In recent months I have been pondering how to find a good Supervisor. Having worked with a number of different supervisors during my training and in various work settings, I have quite enjoyed my supervision with my current private supervisor over a number of years. In many ways, we are quite compatible, as we both trained in transpersonal psychotherapy, but have worked beyond this in clinical settings using DBT (Dialectical Behavioural Therapy, which can be very helpful to clients with Borderline diagnosises), thus, we “speak the same language”.
This was very important to me when I started working in private practice and I feel held and understood by my supervisor. We also have similar ways of working with counter transference, which makes it easy for me to know he understands what I am talking about and I feel held.
However, a while ago I started to feel that for my own development as therapist and for the enhanced well-being of my clients, it would be useful to have additional supervision with somebody who trained in a different modality and could therefore offer a fresh perspective.
As I was looking and asking around, I became aware of the multitude of fliers everywhere offering “Low cost Supervision”. Studying these with interest, it soon became clear that many of the people offering low cost supervision are doing so as part of their supervision training. This, I feel, is indeed legitimate and provides an opening for those who struggle to pay the full fee. Alas, it occurred to me that many of these trainee supervisors had only very recently qualified as therapists themselves, and, while often good insights emerge in peer supervision (including amongst students) due to having some thinking space and the feed-back of ones colleague, does have a hint of the proverbial, “The Blind leading the Blind?”
So, again, what are the qualities of a good supervisor?
Personally, I feel that a good body of reflective experience of working as a therapist her- or himself must be the very corner-stone of making a good supervisor. Further, a lively, intelligent, reflective mind and a supportive, holding receptivity might not go amiss.
Then there is the question of what sort of CPD the supervisor has engaged in, what are their interests in their own reading and development? Are they able to be integrative of different modalities and ideas the supervisee brings? Surely, all of these can only be developed over time and with experience… .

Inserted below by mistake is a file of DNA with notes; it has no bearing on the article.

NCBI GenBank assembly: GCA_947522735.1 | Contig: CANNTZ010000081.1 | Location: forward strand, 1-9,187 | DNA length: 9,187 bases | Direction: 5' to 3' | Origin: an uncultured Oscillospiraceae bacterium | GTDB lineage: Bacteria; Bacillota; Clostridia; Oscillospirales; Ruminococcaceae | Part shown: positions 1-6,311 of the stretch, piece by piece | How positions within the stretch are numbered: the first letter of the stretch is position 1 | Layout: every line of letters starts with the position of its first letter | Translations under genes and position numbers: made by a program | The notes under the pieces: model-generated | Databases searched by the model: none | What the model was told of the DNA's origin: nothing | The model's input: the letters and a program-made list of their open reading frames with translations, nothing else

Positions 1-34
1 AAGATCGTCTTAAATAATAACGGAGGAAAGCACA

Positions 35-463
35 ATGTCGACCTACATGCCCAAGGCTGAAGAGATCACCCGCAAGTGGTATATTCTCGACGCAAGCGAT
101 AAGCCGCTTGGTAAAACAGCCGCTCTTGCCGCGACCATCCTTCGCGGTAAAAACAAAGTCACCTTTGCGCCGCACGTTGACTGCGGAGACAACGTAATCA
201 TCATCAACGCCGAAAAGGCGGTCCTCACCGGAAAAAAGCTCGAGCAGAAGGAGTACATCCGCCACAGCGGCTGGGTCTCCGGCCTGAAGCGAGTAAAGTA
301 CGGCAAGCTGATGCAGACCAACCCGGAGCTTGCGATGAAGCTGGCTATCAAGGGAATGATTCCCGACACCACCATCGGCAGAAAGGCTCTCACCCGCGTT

So, I would like to make a passionate case for “High cost – high benefit Supervision”. I believe it is a great shame that the governing bodies only look at the amount of hours of supervision we take. Of course, it would be an organisational nightmare to do it any other way, and yet, haven’t we all had the experience that some experienced and intelligent supervisors have the ability to get to the heart of the matter in minutes, whereas with others, one can present a client in great detail without arriving at any discussion of underlying patterns, transference and so forth. When I was discussing the need for “high cost – high benefit supervision” as a spirited opposition to the prevailing culture of wanting everything to be low cost with a colleague, he remarked dryly, “The cheapest supervisor I know is my therapist. He charges £165 per hour.” You may forgive me for having looked somewhat perplexed at this point. Then he continued, “When I bring a client, it takes him 4 minutes and we are at the bottom of it.”
Now, this – to me – is an excellent example of “high cost – high benefit supervision”. I do not know whether or not his therapist ever did any supervision training, but I do know that my friend’s therapist is very experienced, committed to his own ongoing self-development and is highly intelligent.
I believe that many years of experience, a warm heart and a clear, unfettered mind are key qualities in a good supervisor – especially when supervising less experienced, young therapists. Only with experience can we be fully aware of the dynamics of in-depth long term work, the ongoing challenges of developing a private practice over the years and how both might be mirroring our own process (in our clients and practice). Additionally, there are of course questions of temperament, while many of us like a challenging supervisor, surely this has to be embedded in an atmosphere of mutual trust and regard. So when it came to choose my own second supervisor, I was delighted to find someone with heaps of experience and expertise, a good sense of humour, a different training-background but the willingness to work integratively and a more academic mind. And yes, he is reassuringly expensive.
(Madeleine Bocker, MA, Dip Psych., UKCP accr., MBACP)
Madeleine is a transpersonal psychotherapist and integrative supervisor working in West London.
For more info or to contact Madeleine, please click www.PsychotherapyWithHeartAndSoul.org.uk